For more than a century life expectancy in the United States has been steadily increasing. The last time there was a major change in this trend was around the time of the 1918 Spanish flu outbreak. This flu pandemic, which was caused by an H1N1 influenza A virus, lasted from February 1918 to April 1920. There were four successive waves of the pandemic, and approximately 675,000 people in the United States died over this time.
As you can see from the graph below it caused a significant drop in US life expectancy, which subsequently rebounded and continued its upward trend for most of the next 90 years.
We expect a similar, but smaller, decline to happen as a result of the COVID-19 coronavirus outbreak. As of mid-March, there have been nearly 30,000,000 cases in the United States with approximately 540,000 deaths. Future charts and studies will show us more precisely what the impact was on US life expectancy.
We know that there have been great advances in medicine, access to clean water, infant mortality rates and most other measures of quality of life over the last century. However, according to the National Vital Statistics Reports, US life expectancy has been stagnant four the last 12 years. From 2008 to 2020, life expectancy remained at just over 77 years. This is somewhat disturbing and disheartening, as many people believe that the stagnation in life expectancy is primarily driven by lifestyle choices.
As we have talked about previously, advances in genomics studies, stem cell treatments and biomedical engineering will likely continue to drive not only life expectancy, but quality of life in the future. After all, who wants to live longer if the additional years are not healthy and productive. We have also been told that if you live to see the year 2030, you may very well benefit from many of these quickly developing treatments and protocols.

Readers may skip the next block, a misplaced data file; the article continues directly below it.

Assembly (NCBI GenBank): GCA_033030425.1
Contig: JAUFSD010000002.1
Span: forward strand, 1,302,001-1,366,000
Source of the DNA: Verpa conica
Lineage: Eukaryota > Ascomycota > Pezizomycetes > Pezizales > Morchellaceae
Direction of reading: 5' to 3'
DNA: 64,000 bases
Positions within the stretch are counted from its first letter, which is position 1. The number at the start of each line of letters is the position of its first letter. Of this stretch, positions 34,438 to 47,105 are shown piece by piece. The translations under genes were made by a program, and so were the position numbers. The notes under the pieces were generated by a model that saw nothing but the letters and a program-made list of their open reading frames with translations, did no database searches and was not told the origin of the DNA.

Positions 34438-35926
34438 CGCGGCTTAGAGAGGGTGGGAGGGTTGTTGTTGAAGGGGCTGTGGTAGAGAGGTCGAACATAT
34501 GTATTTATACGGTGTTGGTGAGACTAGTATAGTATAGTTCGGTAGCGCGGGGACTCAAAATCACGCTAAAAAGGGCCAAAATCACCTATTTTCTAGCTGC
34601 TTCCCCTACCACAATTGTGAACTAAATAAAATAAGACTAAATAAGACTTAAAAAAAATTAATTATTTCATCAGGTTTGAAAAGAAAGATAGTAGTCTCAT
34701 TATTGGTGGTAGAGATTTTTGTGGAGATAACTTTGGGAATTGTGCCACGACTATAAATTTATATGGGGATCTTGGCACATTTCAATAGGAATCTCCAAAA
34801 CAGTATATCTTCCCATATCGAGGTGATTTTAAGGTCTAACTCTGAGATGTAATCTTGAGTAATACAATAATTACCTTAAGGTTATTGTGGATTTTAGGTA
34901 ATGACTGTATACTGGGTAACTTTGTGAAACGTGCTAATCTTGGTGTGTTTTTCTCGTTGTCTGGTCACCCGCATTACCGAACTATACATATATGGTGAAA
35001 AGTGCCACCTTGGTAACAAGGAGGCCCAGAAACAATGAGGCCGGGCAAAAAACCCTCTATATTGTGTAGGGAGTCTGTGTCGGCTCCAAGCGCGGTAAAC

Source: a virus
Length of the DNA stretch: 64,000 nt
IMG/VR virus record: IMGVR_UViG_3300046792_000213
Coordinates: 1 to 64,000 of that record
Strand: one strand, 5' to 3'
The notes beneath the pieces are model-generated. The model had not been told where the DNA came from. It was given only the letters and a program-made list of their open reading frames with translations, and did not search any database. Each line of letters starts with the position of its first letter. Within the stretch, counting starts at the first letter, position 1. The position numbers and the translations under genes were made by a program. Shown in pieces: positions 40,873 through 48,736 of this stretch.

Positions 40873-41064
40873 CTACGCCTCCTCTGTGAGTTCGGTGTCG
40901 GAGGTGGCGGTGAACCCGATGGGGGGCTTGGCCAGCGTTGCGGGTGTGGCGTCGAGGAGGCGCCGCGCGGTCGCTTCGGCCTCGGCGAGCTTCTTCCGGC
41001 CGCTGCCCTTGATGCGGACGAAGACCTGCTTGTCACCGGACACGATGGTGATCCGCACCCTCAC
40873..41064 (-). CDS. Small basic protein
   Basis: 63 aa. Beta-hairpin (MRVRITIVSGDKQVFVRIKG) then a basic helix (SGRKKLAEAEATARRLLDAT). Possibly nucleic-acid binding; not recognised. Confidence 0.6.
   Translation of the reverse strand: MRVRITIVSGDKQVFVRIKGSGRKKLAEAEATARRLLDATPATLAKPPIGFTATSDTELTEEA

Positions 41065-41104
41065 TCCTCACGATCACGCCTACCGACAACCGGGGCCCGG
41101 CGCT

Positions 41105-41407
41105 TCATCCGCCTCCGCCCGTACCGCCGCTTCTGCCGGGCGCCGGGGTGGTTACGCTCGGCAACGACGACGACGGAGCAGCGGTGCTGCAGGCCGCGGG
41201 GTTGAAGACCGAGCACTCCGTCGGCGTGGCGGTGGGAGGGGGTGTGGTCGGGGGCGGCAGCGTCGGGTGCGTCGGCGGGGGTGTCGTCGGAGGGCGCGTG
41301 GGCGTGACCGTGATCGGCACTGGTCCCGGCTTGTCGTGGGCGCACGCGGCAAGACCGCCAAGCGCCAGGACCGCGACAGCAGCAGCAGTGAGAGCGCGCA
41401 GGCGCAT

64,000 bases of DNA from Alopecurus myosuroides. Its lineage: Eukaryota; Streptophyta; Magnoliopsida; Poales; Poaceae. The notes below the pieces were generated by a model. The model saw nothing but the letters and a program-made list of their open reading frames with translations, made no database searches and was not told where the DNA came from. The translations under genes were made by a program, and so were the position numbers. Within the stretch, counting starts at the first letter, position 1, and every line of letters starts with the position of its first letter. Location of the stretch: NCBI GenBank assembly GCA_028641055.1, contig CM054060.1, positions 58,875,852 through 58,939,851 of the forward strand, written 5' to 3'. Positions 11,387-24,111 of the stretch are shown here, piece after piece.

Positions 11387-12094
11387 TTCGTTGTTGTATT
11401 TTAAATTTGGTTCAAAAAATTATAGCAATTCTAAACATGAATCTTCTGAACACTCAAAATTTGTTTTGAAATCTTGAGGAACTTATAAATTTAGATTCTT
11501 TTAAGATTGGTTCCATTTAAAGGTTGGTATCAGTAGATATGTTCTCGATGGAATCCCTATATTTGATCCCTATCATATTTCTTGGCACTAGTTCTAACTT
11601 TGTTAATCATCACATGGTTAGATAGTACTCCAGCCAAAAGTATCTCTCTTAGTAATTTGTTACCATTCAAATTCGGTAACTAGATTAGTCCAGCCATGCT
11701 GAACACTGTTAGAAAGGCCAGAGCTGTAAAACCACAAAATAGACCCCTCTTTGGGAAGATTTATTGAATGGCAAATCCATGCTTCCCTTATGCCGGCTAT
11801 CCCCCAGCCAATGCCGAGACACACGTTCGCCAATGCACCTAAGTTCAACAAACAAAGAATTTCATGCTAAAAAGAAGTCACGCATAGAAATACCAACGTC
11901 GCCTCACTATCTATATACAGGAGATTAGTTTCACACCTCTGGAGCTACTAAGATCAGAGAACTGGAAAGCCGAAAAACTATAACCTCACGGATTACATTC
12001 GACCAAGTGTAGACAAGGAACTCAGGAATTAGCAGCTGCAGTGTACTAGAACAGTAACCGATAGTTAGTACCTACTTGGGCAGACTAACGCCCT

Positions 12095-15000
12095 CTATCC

From a financial perspective, we need to pay attention to these life expectancy trends, as they will drive policies such as the recent increase in age for IRA required minimum distribution tables. This was the first such increase in nearly 40 years. We also know that there is a potential for the start date, as well as the age for full Social Security benefits to be pushed back. The main justification for these policy decisions would be a continuation of increasing life expectancy in the US.
We all want to live healthy and productive lives. The future advances in health and medical sciences shows great promise in helping us reach this goal. We will continue to pay attention to what this means for the economic and financial policies that may impact you, our friends and clients, during your retirement years. It is important to understand these issues as we continue “Moving Life Forward”.